Holding the Line: Sunday, April 6, noon - 6 p.m.
You've been holding off the Confederates for hours now. Still no sign of Buell or Wallace, so it looks like you're on your own. It's been a deadly afternoon for both armies, and your Union troops are losing ground.
Fighting across a cotton field and in a peach orchard, General Hurlbut and his men have managed to wound Confederate commander Johnston. Bullets are zinging through the peach trees by the thousands, making the blossoms fall like snow.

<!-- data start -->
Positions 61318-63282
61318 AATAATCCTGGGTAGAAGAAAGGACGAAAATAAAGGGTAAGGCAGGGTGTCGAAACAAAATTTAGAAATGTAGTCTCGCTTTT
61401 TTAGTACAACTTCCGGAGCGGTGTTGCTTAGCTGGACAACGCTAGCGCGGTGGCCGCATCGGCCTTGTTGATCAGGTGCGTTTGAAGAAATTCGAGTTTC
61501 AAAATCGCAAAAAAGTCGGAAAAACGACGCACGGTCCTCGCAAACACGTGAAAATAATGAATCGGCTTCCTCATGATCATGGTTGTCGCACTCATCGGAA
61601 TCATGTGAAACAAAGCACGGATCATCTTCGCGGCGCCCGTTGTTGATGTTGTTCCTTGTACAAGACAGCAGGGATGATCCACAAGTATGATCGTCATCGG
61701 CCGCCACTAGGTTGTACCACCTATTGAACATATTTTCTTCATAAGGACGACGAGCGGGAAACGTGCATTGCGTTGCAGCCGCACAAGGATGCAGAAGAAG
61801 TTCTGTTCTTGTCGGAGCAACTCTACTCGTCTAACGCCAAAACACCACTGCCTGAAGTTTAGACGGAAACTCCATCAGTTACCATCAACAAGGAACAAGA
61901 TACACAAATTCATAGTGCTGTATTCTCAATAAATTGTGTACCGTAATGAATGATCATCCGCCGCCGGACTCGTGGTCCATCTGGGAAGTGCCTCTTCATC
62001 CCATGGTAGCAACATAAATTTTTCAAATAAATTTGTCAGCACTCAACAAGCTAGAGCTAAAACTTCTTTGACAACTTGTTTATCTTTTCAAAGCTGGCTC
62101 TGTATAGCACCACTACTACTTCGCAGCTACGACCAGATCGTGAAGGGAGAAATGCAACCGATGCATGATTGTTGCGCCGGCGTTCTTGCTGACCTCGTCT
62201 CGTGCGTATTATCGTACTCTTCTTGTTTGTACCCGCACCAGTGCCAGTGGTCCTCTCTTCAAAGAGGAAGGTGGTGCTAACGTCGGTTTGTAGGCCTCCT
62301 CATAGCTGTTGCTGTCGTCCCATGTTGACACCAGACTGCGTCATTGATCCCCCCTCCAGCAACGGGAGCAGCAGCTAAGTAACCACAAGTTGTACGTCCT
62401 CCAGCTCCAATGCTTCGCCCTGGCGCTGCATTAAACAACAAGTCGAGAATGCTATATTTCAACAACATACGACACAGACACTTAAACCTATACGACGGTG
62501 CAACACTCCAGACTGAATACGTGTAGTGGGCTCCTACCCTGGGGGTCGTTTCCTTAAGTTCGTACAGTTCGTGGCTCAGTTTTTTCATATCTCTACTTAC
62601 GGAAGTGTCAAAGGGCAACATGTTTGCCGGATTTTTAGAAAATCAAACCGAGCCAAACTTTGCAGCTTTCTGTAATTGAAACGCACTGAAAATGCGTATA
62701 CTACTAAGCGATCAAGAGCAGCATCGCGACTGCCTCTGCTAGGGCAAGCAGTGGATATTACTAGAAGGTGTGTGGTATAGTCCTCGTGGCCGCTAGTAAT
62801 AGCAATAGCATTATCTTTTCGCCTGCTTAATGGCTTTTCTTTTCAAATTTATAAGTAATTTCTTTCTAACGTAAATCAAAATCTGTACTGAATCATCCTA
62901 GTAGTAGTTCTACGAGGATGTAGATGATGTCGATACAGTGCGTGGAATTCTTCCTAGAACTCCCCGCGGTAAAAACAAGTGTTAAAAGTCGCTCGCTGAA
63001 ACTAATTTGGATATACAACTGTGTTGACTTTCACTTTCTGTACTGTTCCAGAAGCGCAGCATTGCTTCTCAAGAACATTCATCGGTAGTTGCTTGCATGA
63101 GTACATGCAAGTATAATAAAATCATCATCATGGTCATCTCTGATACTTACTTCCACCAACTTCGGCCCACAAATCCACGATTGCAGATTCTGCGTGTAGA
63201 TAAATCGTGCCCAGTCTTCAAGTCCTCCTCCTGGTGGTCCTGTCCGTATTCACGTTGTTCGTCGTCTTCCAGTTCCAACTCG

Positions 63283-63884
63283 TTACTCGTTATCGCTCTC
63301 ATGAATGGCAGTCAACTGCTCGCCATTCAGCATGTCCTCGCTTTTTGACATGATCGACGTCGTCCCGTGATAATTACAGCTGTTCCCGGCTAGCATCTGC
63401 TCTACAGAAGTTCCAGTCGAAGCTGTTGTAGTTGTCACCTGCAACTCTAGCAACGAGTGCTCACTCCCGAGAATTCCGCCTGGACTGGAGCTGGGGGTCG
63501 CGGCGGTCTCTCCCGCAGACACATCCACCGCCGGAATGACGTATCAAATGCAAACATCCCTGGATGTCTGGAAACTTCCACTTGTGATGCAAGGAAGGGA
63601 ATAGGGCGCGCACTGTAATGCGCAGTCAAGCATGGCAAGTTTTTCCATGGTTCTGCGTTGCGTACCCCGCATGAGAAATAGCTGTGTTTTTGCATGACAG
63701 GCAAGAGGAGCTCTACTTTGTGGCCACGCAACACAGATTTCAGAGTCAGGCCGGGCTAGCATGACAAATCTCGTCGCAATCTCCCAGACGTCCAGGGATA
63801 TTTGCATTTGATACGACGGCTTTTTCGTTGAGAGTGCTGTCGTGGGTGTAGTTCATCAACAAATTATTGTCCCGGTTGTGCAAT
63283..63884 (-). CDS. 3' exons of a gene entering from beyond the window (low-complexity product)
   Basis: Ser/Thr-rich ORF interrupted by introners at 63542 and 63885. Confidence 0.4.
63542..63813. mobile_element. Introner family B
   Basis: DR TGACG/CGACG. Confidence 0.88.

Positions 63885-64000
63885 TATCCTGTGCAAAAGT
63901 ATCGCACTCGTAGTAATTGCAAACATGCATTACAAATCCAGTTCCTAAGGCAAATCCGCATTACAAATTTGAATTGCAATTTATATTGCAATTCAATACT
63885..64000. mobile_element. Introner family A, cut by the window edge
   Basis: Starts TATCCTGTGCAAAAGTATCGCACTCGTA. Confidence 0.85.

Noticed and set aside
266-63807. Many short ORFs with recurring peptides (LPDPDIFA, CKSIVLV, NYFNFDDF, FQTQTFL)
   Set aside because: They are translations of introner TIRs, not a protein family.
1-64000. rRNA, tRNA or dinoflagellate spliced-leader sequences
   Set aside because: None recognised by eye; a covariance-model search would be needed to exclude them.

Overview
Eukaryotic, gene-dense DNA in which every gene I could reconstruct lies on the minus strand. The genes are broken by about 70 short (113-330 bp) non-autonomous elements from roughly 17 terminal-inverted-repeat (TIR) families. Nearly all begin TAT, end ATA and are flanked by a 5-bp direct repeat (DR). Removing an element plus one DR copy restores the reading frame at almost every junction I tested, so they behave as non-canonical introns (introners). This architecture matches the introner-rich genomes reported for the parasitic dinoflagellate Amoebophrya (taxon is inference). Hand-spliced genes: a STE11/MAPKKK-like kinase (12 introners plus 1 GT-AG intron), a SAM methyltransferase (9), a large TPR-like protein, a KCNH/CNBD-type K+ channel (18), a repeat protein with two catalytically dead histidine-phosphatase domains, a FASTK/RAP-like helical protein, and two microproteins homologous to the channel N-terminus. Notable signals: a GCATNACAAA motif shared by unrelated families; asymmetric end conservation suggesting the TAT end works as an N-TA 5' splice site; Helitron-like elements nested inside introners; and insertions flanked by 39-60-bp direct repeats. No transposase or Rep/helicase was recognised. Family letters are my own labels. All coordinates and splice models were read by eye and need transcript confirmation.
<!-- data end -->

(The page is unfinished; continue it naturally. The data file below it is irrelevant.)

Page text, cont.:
In mid-afternoon, you ordered General Prentiss to hold a spot along a sunken road near the middle of the battlefield. Check out the map to confirm their position. (Just to give you an idea of how fierce the fighting is in that spot, it will be known later as "The Hornet's Nest.")
It's now 5:30 p.m., and Prentiss has finally surrendered. Confederate artillery has taken a terrible toll on his troops, but his heroic stand has bought time for the rest of your army.
Things look grim. Time is running out and you are losing men at an alarming rate.
Things aren't getting any easier. What are your orders, General?
My American Experience
Do you admire Ulysses S. Grant? Or perhaps Robert E. Lee? Tell us who is your favorite and why.